The Office for National Statistics has just published its bi-annual report ‘Ownership of quoted shares for UK domiciled companies’ using 2014 data. For the first time, data for AIM companies has been split out from the whole market. It shows that retail investors form the largest cohort of investors in AIM, constituting 30.9%. We would argue that they are even more important because they provide the daily liquidity from which the share price is set; retail investors are not just the ‘marginal buyers’. Unless a company has a means of addressing this audience retail investors will either not be interested in the company, or worse, might be influenced by misleading analysis and information on media such as bulletin boards and blogs.
Chart 1 shows the data from a survey conducted by the ONS every two years. It covers the whole quoted market for companies whose shares are UK domiciled. The story most financial service professionals would expect to hear is that the role of the individual investor in the market has declined dramatically in the last 50 years and Chart 1 seems to bear this out. Back in 1963 these investors owned 54% of all shares. From the early 1960s pension funds discovered the benefits of equities with their tendency to protect against inflation. They had a very different membership profile to today, when most private defined benefit schemes are now closed to new members and the average member is ageing fast, and hence there was more appetite for risk in the 1960s. Insurance companies and collectivised ways for individuals to hold shares, such as unit trusts, have also become more important.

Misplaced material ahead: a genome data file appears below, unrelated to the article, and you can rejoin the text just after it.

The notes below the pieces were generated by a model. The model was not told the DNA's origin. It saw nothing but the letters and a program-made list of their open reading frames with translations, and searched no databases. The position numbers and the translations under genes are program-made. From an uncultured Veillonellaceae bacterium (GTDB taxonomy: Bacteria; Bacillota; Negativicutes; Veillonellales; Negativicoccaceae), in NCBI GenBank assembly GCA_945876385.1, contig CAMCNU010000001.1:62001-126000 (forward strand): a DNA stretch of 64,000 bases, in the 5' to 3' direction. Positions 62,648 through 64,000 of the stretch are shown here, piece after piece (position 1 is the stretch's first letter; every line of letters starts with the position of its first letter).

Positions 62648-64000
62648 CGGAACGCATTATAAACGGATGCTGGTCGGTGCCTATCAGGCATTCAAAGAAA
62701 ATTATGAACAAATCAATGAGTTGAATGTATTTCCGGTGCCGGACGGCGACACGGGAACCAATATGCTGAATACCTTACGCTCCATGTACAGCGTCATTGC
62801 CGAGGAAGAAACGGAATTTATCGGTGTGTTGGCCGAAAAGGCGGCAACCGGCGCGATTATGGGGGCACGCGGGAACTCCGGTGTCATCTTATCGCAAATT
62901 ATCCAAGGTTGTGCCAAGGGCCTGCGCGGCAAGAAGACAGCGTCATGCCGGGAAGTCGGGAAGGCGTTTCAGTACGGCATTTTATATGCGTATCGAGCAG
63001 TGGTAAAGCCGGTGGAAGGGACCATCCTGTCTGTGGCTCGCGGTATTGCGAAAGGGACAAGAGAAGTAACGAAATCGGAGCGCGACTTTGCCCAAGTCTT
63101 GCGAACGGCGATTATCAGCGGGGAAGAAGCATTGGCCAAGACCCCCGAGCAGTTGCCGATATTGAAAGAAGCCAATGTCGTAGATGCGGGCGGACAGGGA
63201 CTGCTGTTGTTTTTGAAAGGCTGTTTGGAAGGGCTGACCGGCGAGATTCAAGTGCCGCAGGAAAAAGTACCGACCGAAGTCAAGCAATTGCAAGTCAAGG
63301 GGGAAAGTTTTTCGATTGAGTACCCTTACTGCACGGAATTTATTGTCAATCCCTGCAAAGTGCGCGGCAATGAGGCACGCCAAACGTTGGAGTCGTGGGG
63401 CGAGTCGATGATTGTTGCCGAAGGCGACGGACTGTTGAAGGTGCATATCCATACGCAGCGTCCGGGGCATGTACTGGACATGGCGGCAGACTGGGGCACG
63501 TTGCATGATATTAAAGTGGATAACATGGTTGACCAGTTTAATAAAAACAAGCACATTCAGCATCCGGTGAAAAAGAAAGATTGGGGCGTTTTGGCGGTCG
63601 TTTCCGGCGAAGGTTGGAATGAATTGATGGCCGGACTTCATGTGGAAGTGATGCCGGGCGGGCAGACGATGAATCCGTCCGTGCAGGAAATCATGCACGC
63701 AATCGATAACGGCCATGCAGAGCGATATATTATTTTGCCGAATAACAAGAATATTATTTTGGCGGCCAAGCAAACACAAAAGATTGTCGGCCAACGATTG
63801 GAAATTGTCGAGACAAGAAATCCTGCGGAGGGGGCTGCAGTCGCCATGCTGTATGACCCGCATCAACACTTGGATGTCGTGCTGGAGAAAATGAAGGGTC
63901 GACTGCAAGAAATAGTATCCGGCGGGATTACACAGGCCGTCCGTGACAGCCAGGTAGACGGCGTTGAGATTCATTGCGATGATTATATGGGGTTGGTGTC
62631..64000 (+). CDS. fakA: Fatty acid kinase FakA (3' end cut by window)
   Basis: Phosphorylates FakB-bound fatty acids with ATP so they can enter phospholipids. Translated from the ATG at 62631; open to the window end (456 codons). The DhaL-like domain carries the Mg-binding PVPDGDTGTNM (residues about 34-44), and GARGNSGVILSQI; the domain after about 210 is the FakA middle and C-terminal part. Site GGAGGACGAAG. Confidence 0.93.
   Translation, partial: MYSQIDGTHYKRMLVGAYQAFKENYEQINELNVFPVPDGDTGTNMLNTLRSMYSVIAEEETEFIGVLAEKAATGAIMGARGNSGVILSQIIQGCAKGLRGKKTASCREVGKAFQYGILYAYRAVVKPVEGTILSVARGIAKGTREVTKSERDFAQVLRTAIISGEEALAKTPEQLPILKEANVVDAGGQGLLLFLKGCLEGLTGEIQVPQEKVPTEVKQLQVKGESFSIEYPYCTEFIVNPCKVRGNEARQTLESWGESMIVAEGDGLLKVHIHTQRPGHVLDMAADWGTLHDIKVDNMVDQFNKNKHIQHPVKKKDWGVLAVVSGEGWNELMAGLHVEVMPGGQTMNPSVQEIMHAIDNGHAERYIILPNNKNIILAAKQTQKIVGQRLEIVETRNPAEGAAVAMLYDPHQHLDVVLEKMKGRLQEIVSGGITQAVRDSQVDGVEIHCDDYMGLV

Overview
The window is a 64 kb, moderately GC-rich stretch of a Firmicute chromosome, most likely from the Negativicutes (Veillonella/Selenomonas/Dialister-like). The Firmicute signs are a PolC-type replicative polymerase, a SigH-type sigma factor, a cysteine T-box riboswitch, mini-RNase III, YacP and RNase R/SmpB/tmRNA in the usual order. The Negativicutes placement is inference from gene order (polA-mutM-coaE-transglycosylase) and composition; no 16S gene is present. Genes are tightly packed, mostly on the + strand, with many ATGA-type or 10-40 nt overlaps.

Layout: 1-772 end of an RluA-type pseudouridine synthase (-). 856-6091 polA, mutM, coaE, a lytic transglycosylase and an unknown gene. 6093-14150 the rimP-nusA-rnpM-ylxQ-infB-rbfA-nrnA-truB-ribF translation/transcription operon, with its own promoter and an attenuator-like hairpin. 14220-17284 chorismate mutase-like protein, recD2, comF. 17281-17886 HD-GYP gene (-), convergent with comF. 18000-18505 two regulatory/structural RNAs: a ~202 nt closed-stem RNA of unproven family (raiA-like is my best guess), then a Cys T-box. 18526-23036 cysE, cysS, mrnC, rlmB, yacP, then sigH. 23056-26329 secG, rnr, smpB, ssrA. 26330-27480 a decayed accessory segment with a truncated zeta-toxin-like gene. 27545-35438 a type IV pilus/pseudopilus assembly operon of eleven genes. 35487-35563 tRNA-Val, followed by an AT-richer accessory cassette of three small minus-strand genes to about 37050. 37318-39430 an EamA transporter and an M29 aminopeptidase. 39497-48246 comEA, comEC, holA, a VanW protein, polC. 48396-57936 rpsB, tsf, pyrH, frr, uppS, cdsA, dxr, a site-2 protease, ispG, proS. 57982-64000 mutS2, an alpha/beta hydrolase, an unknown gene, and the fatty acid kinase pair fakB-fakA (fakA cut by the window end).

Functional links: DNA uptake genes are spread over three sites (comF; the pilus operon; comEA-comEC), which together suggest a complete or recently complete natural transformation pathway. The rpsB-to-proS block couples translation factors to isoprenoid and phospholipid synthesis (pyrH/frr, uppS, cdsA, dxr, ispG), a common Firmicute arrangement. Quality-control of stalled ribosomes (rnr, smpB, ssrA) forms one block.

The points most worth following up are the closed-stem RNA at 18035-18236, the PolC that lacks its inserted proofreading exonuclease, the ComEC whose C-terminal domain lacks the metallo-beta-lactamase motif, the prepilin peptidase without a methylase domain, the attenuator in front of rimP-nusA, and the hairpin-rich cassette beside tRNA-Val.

Even here the perceived wisdom about the ‘plucky’ retail investor misses the point. Between 2012 and 2014 retail investors’ ownership increased from 10.1% to 11.9% - that is 18% growth!